PCI and PDI:

These are the two PIMCO funds in our portfolio. The funds are quite similar in terms of their assets and objectives. Both funds have large exposure to mortgage debt. Due to a strong recovery in the housing market and steep fall in mortgage delinquencies, this asset class is likely to keep performing well into the future. We own both as they are equally strong performers.

KYN, ET:

KYN is our fund for the MLP sector. The past few years have been tough for the sector. KYN provides exposure to some of the best companies in the MLP sector without the headache of K-1 (partnership) tax treatment.

We added ET (Energy Transfer) to the portfolio this year, our first partnership that issues K-1. The price and dividends were too attractive to pass up.

NMZ:

NMZ is the diversified Municipal fund from Nuveen’s family. This fund is tax exempt and should be used in a taxable account. If the portfolio was maintained in a tax-deferred account, we could replace NMZ by BlackRock Taxable Muni Fund (NYSE: BBN), Guggenheim Taxable Muni Fund (GBAB), or Nuveen Build America Bond (NBB).

IIF:

This is an emerging market, country-specific equity fund focused on India. The fund uses zero leverage, and the fee is reasonable. Since this is country specific, we will limit our allocation not to exceed 2.5% of the portfolio.

CHY:

The fund invests in convertible securities (45%), debt securities (40%) and preferred securities (6%). The fund is sponsored by Calamos Advisors. It provides monthly distributions and uses a leverage of about 33%.

Sector Allocation:

Position-wise Holdings:

Income Distribution Chart:

Sale/Purchases made since January 2019:

We made some opportunistic buys in the year 2019, reducing our cash reserve and increasing the income.

Symbol

Buy/Sell and

Date

Shares and

Price

Amount

CHI

Buy

04/16/2019

285

$10.50

$2,992.50

IIF

Buy

04/16/2019

141

$21.15

$2,982.15

NLY

Buy

06/14/2019

220

$9.08

$1,997.60

ET

Buy

7/29/2019

207

$14.45

$2991.15

HYB

Buy

8/9/2019

350

8.57

$2999.50

AWF

Buy

9/20/2019

251

11.95

$2999.45

Dividends:

Total dividend earned in 2019 (Jan-Sept): $14,444

Total dividends earned until the end of 2018: $64,162

Total dividends earned since portfolio inception: $78,606 ($64,162+$14,444)

(This includes $1,382 from securities already sold.)

The projected dividend for the full year 2019 is $21,500. The current yield-on-cost (YOC) is 10.75%. If you were to invest today in this portfolio, you would still get an attractive yield of 7.25%. The current cash reserve of $28,730 represents just under 10% of the portfolio.

Security-wise dividends:

Symbol

Total until 3 rd QTR. 2019

Dividend since portfolio inception until 2018

Total Dividend As of Now

Symbol

Total until 3 rd QTR. 2019

Dividend since portfolio inception until 2018

Total Dividend As of Now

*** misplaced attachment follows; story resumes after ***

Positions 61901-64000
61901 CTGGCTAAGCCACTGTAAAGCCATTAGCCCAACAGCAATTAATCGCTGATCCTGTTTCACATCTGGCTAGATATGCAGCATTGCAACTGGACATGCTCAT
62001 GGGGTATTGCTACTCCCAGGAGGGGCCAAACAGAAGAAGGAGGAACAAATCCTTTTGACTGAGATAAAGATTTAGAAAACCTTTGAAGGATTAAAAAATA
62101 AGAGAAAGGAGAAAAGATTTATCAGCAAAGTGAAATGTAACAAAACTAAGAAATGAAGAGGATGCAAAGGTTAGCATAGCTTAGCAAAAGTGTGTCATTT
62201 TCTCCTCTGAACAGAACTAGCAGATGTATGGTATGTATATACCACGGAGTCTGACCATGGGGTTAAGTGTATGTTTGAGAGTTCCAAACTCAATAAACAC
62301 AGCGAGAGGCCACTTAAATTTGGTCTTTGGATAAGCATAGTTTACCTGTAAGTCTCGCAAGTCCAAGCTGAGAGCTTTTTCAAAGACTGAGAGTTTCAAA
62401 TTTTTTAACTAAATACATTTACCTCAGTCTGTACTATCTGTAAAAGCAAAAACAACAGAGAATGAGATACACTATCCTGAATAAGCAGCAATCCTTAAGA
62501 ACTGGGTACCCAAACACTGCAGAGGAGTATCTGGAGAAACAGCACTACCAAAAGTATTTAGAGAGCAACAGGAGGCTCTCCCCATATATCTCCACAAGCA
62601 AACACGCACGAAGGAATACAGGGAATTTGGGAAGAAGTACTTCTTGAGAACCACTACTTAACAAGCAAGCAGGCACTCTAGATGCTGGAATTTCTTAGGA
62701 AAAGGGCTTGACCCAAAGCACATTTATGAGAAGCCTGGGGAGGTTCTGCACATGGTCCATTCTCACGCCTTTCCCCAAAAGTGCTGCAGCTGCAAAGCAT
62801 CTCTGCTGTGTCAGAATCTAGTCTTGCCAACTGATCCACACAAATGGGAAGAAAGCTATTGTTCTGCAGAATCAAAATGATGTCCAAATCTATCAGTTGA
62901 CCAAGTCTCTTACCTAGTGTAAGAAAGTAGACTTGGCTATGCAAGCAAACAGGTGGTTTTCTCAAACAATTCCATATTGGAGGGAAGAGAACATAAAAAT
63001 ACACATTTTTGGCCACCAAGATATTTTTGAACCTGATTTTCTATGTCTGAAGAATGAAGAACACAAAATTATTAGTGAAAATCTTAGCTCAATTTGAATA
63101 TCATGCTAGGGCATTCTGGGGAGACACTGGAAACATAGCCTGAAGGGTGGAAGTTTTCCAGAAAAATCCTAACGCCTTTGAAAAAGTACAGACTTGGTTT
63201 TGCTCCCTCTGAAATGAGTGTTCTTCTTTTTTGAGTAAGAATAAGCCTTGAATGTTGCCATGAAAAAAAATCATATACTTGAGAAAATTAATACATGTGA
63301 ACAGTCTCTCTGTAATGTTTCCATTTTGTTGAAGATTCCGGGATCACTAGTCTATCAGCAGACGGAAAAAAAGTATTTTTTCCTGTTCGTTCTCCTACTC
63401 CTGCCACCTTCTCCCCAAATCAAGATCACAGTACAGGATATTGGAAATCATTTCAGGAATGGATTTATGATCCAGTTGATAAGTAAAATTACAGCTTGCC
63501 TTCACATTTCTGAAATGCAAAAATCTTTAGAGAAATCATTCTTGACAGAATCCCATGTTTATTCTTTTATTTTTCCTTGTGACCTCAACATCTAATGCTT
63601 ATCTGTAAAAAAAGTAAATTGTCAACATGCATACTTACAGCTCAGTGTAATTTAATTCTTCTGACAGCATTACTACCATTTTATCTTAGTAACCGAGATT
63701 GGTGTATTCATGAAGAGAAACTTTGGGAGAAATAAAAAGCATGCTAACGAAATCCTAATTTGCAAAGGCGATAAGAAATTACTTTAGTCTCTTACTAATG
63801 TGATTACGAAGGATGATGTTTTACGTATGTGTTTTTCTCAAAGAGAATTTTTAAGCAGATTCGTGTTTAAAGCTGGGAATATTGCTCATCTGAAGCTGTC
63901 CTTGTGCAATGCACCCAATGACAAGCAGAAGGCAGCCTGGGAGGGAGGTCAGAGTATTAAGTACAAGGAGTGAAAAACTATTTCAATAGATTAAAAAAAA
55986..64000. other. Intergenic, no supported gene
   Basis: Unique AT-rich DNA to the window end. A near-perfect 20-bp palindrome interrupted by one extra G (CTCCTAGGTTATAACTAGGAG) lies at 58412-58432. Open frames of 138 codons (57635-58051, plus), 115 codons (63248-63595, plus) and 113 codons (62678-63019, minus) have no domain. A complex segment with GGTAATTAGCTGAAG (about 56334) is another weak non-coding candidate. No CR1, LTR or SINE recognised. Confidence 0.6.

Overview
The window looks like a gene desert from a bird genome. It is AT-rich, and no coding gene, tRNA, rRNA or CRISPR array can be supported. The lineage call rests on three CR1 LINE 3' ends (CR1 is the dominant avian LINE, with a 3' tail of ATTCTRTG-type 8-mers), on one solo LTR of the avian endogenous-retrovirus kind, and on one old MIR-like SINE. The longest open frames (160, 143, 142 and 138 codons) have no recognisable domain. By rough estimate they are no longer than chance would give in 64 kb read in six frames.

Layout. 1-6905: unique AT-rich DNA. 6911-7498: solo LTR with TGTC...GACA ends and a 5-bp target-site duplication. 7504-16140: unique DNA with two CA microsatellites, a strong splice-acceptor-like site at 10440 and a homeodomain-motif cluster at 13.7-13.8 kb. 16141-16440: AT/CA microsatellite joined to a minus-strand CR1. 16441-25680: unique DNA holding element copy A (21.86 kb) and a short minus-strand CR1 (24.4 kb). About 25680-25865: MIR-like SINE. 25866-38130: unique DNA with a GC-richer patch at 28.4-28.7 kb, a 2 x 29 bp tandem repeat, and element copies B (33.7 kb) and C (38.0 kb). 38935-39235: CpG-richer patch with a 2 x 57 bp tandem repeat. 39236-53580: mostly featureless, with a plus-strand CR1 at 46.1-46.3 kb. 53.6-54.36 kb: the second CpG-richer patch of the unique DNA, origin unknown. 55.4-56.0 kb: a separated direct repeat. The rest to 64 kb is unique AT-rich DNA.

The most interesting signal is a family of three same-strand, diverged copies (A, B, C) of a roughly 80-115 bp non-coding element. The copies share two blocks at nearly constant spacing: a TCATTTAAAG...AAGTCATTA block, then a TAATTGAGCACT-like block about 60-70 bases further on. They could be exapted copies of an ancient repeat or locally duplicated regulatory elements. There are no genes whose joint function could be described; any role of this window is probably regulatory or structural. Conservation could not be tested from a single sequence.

ARCC

421.6

679.4

1101

NLY

690.8

2745

3435.8

CEFL

783.86

5702.09

6485.95

NMZ

724.47

3304.58

4029.05

CHI

114

0

114

PCI

1506.75

6385.33

7892.08

DNP

763.12

3998.06

4761.18

PDI

1076.58

6601.45

7678.03

GOF

1355.4

4752.63

6108.03

PFF

621.71

3227.71

3849.42

HQH

1074.2

1429.52

2503.72

RFI

765.89

4331.63

5097.52

IIF

0

0

0

RNP

823.76

4111.74

4935.5

KYN

965.52

4249.71

5215.23

STK

1221

4134.32

5355.32

MAIN

660.38

2762.32

3422.7

UTF

874.96

4364.51

5239.47

ET

0

0

0

HYB

0

0

0

AWF

0

0

0

Total dividend since inception = $78,606 (64,162 + 14,444)

Performance:

The tables below show the portfolio, first sorted on "Ticker" followed by sorted on "Total Return."

Also, here is the current portfolio (sorted on Ticker) as of 09/30/2019:

Ticker

Price 9/30/2019

Held

Value

Weight

Total Cost

Gain/Loss

Gain/Loss

Total Value Incl. Divi.

(Incl. Divi.)

ARCC

18.64

340

6,335.90

2.13

5,488.59

847.31

15.44

7,436.90

35.50%

AWF

11.99

251

3,009.49

1.01

2,999.45

10.04

0.33

3,009.49

0.33%

CEFL

14.12

491.61

6,941.52

2.33

10,003.31

-3,061.79

-30.61

13,427.47

34.23%

CHI

10.41

285

2,966.85

1

2,992.50

-25.65

-0.86

3,080.85

2.95%

DNP

12.86

1,467.55

18,872.63

6.33

15,000.22

3,872.41

25.82

23,633.81

57.56%

ET

13.08

207

2,707.56

0.91

2,991.15

-283.59

-9.48

2,707.56

-9.48%

GOF

19.34

827

15,994.18

5.37

14,987.72

1,006.46

6.72

22,102.21

47.47%

HQH

18.34

820

15,038.80

5.05

17,957.18

-2,918.38

-16.25

17,542.52

-2.31%

HYB

8.83

350

3,090.50

1.04

2,999.50

91

3.03

3,090.50

3.03%

IIF

18.95

141

2,671.95

0.9

2,982.15

-310.2

-10.4

2,671.95

-10.40%

KYN

14.46

894

12,927.24

4.34

16,560.63

-3,633.39

-21.94

18,142.47

9.55%

MAIN

43.21

356

15,382.76

5.16

10,010.36

5,372.40

53.67

18,805.46

87.86%

NLY

8.8

946

8,324.80

2.79

9,492.83

-1,168.03

-12.3

11,760.60

23.89%

NMZ

14.28

1,368.22

19,538.20

6.56

17,771.28

1,766.92

9.94

23,567.25

32.61%